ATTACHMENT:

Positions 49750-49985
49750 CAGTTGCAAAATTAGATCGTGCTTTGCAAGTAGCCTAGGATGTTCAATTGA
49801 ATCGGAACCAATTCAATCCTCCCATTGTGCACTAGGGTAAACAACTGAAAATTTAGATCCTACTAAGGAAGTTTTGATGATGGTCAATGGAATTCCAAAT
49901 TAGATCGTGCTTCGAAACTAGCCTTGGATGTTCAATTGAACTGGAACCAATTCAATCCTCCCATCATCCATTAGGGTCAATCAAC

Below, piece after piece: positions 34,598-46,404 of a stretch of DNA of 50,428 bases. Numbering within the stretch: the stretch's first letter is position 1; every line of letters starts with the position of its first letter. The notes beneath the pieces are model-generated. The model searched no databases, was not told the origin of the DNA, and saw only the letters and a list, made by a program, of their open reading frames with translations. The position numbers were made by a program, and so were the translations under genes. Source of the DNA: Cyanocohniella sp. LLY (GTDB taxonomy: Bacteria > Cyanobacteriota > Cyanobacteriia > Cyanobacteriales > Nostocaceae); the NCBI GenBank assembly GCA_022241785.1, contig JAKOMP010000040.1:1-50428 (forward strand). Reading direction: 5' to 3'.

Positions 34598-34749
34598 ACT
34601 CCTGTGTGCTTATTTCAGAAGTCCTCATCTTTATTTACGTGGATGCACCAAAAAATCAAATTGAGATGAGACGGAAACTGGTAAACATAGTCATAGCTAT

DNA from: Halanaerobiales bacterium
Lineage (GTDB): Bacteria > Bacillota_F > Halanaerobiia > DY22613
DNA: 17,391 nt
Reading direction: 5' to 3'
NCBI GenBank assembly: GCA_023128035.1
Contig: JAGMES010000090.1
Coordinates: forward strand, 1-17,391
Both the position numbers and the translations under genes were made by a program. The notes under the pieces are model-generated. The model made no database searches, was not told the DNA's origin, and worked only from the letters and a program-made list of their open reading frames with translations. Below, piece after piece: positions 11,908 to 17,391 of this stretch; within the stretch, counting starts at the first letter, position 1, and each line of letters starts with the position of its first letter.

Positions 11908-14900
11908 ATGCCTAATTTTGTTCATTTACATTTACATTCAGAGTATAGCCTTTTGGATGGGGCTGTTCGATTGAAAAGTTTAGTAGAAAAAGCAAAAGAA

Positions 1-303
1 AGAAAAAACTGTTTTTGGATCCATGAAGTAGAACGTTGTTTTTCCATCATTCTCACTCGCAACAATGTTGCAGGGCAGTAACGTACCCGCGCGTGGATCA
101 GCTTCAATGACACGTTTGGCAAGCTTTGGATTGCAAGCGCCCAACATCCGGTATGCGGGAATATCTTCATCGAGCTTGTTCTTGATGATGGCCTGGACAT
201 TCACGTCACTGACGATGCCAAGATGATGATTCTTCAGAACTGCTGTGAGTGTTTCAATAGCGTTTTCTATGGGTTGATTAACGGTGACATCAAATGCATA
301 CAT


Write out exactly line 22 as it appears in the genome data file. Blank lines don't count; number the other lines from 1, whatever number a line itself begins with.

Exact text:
201 TCACGTCACTGACGATGCCAAGATGATGATTCTTCAGAACTGCTGTGAGTGTTTCAATAGCGTTTTCTATGGGTTGATTAACGGTGACATCAAATGCATA